Water, Air, & Soil Pollution: Focus

, Volume 7, Issue 1–3, pp 413–419

The Applicability of National Critical Loads Data in Assessing Designated Sites

  • Jane Hall
  • Jackie Ullyett
  • Richard Wadsworth
  • Brian Reynolds


Critical loads have been successfully used within Europe in the development of effects-based policies for pollution abatement, including the Second Sulphur Protocol and the Protocol to abate acidification, eutrophication and ground-level ozone (CLRTAP, 1979). This success has encouraged the UK Environment Agency and Conservation Agencies to use the national critical load maps as a screening tool in assessing the threats from acidification and eutrophication to designated (Natura 2000) sites. The UK maps of critical loads are based on national-scale data sets appropriate for national-scale assessments, and were never intended for use at the site-specific level. Site-based assessments are often targeted at Special Areas of Conservation, a sub-set of the UK Natura 2000 sites. The spatial data available includes the boundaries of the sites but not the location of the designated features. Ancillary data is variable from one site to another; habitat types may be described in detail with cross-reference to classes of the National Vegetation Classification (NVC: Rodwell, 1991 et seq), but information available on soils and geology is generalised and has not been related to the habitats or species being protected. Hence it can be difficult to relate the individual sites to the national maps, even where appropriate to do so. This paper examines the underlying uncertainties in the national critical load maps showing how the maps could give misleading results if used for site-specific assessments. It also includes advice on how to determine when the national data may be appropriate as a policy-tool at the site-level.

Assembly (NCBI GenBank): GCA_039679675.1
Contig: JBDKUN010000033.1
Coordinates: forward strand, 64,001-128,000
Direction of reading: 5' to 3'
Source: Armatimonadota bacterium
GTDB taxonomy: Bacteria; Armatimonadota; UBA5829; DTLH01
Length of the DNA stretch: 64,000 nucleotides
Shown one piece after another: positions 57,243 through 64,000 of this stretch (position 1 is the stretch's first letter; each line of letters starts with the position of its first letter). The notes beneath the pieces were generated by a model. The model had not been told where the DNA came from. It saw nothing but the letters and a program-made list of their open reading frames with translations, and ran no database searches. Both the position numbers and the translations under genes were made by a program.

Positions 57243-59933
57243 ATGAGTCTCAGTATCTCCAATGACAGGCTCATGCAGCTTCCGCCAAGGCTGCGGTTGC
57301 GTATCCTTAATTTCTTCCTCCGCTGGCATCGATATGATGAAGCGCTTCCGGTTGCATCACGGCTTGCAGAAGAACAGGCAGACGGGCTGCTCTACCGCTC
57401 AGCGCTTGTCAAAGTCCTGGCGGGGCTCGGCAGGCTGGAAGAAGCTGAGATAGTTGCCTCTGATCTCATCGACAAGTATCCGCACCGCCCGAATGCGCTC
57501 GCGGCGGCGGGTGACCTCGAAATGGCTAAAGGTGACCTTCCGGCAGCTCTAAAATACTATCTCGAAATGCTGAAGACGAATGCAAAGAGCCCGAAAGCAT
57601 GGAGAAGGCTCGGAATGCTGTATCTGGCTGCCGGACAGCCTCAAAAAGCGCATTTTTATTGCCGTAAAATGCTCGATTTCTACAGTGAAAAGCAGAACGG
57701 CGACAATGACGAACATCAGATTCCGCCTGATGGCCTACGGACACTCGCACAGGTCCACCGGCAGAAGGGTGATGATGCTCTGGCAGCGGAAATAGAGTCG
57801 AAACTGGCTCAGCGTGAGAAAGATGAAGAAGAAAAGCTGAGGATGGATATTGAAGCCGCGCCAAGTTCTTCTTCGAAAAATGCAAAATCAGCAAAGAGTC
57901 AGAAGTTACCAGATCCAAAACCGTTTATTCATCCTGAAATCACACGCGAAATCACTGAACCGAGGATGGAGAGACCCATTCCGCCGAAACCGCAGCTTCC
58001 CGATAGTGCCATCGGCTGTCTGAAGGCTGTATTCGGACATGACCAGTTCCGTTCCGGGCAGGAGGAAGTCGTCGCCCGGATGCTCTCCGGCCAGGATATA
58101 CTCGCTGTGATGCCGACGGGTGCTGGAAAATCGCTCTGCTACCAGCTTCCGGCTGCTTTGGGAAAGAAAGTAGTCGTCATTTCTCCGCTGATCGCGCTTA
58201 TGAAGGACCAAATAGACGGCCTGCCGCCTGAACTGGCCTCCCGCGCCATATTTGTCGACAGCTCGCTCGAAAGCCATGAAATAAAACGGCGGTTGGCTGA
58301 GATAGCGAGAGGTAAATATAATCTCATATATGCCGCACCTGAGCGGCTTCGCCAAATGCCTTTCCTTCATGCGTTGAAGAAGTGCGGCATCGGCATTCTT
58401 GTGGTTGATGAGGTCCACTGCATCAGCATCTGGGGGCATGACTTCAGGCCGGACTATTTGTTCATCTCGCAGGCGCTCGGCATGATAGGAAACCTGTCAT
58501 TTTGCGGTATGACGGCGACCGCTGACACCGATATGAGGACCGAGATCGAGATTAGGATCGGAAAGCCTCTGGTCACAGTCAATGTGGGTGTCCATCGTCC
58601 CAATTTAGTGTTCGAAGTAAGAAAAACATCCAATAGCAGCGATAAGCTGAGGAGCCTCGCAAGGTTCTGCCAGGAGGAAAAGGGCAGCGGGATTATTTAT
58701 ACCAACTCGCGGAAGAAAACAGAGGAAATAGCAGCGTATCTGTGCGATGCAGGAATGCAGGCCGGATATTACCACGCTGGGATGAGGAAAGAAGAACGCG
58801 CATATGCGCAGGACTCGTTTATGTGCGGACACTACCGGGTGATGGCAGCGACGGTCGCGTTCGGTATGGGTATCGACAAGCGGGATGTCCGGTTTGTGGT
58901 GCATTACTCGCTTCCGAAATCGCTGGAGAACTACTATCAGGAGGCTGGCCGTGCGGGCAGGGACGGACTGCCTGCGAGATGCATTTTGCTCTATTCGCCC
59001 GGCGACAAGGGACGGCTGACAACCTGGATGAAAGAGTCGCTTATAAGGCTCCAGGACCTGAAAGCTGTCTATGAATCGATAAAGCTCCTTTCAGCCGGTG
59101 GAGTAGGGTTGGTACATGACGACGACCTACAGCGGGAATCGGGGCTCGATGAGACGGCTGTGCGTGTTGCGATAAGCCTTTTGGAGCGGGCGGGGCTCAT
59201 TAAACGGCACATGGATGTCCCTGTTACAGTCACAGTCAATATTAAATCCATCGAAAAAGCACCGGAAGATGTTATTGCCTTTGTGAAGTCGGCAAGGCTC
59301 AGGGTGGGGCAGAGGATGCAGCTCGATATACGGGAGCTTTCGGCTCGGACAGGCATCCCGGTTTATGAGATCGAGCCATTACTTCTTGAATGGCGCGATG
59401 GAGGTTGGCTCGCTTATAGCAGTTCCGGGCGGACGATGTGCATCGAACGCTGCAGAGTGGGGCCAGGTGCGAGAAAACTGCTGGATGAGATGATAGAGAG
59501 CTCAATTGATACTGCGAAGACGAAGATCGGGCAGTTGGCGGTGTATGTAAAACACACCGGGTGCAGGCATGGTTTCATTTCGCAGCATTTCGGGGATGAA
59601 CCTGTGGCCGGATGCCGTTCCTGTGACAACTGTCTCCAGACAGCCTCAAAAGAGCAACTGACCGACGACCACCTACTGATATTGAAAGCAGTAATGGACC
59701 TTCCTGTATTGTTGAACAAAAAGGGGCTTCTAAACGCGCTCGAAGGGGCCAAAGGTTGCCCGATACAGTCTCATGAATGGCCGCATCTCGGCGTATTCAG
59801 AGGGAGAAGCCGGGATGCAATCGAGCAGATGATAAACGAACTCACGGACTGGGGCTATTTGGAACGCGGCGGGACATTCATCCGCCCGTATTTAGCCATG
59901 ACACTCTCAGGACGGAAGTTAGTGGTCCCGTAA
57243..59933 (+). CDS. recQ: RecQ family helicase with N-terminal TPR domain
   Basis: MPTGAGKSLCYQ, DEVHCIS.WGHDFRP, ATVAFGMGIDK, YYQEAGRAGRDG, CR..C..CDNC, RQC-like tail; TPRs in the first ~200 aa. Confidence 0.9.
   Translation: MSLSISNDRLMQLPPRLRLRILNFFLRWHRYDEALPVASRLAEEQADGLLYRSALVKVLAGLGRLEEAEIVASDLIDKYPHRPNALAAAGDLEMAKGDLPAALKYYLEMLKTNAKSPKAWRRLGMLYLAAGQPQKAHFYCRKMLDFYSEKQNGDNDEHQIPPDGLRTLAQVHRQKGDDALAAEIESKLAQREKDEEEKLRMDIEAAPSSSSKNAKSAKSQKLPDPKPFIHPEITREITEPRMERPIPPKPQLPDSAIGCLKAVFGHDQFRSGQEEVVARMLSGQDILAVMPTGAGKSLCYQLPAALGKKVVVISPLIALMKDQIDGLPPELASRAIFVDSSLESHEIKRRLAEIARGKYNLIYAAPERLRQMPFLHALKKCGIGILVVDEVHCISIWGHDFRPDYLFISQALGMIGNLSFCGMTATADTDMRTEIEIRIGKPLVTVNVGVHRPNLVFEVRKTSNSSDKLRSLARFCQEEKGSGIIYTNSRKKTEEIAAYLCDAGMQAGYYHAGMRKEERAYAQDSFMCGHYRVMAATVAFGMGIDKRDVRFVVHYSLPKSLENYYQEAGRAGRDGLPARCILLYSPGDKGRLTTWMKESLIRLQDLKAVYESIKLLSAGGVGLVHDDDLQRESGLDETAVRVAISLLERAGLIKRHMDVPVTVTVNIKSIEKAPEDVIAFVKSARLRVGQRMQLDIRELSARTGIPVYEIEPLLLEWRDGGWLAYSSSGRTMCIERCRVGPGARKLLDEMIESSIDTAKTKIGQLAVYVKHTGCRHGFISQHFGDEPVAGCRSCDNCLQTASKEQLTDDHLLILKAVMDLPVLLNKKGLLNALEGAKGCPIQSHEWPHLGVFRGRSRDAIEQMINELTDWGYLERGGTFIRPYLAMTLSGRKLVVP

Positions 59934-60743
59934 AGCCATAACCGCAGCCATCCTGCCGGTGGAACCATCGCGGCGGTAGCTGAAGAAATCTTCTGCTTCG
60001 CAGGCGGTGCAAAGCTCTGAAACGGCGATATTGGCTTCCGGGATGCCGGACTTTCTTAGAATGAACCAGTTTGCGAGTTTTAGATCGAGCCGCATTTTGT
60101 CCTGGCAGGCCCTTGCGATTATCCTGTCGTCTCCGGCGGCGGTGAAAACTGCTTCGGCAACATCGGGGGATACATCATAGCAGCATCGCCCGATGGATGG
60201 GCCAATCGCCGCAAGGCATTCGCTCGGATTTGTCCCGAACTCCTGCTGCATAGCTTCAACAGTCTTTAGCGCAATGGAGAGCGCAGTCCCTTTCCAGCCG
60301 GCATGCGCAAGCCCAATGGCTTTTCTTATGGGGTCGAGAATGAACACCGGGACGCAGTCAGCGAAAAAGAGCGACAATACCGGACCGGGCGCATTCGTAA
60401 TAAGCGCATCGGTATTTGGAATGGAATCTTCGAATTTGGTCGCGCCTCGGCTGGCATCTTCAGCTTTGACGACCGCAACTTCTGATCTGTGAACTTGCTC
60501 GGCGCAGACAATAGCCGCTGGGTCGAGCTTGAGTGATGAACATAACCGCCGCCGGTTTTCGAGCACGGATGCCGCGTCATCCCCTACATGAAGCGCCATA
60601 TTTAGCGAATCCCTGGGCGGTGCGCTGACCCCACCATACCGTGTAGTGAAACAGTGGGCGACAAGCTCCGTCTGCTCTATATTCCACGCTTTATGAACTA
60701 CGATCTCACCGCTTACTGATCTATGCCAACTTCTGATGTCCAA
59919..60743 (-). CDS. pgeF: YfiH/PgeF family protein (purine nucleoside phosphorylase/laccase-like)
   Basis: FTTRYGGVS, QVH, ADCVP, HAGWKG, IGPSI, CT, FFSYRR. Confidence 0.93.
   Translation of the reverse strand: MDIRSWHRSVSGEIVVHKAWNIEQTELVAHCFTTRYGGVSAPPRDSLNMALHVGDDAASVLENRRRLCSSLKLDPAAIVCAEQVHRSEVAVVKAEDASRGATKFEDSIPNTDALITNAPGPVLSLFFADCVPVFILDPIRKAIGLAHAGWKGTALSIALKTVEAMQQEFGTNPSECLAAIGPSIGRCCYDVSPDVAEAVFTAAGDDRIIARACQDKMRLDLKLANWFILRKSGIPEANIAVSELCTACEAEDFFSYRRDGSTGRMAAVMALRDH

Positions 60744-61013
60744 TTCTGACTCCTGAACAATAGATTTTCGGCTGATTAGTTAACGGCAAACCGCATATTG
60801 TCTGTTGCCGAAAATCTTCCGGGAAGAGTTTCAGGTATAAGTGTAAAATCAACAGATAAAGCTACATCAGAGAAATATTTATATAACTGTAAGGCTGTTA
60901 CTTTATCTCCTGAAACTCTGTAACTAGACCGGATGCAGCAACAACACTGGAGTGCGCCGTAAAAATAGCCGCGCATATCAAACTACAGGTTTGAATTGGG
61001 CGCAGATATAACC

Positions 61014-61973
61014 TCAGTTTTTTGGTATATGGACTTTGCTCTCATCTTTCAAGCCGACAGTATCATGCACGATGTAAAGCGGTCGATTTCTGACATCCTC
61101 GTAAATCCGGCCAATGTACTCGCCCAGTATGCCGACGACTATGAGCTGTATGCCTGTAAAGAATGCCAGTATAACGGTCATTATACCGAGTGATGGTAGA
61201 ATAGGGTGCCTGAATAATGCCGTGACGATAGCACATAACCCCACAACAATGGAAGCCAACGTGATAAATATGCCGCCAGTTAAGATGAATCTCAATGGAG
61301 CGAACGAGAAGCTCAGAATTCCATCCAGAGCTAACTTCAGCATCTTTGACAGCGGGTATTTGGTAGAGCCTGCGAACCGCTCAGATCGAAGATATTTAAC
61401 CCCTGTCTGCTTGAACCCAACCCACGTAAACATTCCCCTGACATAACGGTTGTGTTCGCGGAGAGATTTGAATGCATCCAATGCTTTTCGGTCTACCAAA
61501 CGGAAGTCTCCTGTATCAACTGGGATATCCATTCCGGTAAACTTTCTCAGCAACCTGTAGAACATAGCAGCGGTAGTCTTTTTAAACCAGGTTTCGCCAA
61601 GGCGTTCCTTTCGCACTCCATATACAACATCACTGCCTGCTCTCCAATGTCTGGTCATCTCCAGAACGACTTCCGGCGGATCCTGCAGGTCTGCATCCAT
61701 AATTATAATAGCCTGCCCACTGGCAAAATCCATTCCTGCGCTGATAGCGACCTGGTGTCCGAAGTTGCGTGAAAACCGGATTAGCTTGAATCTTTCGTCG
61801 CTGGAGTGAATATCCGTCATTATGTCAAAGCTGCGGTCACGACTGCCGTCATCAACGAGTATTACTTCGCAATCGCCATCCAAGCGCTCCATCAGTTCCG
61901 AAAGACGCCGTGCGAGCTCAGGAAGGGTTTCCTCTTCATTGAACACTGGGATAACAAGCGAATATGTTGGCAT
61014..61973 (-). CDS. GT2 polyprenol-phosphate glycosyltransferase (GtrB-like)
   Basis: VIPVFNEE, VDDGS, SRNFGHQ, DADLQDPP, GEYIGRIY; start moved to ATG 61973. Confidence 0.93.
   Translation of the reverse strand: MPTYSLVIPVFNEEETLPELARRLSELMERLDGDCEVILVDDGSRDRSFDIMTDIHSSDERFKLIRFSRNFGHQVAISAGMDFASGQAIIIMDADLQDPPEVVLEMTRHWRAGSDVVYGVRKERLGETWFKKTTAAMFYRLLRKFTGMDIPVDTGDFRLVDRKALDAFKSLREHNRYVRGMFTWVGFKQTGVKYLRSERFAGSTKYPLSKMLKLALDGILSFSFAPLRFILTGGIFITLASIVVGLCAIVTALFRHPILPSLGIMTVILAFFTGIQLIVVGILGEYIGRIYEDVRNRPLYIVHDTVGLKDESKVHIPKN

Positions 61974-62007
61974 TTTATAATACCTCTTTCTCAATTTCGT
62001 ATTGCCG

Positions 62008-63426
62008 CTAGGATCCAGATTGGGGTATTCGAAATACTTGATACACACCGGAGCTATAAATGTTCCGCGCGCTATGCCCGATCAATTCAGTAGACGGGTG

critical loads designated sites endorsement theory national vegetation classification policy acidification eutrophication 


  1. Calver, L. J., Cresser, M. S., & Smart, R. P. (2004). Tolerance of Calluna vulgaris and peatland plant communities to sulphuric acid deposition. Chemistry and Ecology, 20, 309–320.CrossRefGoogle Scholar
  2. CLRTAP (1979). Protocols to the convention on long-range transboundary air pollution. Geneva, Switzerland: United Nations Economic Commission for Europe.Google Scholar
  3. Cohen, P. R. (1985). Heuristic reasoning about uncertainty: An artificial intelligence approach. Boston: Pitman.Google Scholar
  4. Dempster, A. P. (1967). Upper and lower probabilities induced by a multi-valued mapping. Annals of Mathematical Statistics, 38, 325–339.Google Scholar
  5. DETR (2000). The air quality strategy for England, Scotland, Wales and Northern Ireland – Working together for clean air. London, UK: Department of the Environment, Transport and the Regions.Google Scholar
  6. EU (1992). Council Directive 92/43/EEC of 21 May 1992 on the conservation of natural habitats and of wild fauna and flora. http://europa.eu.int/comm/environment/nature.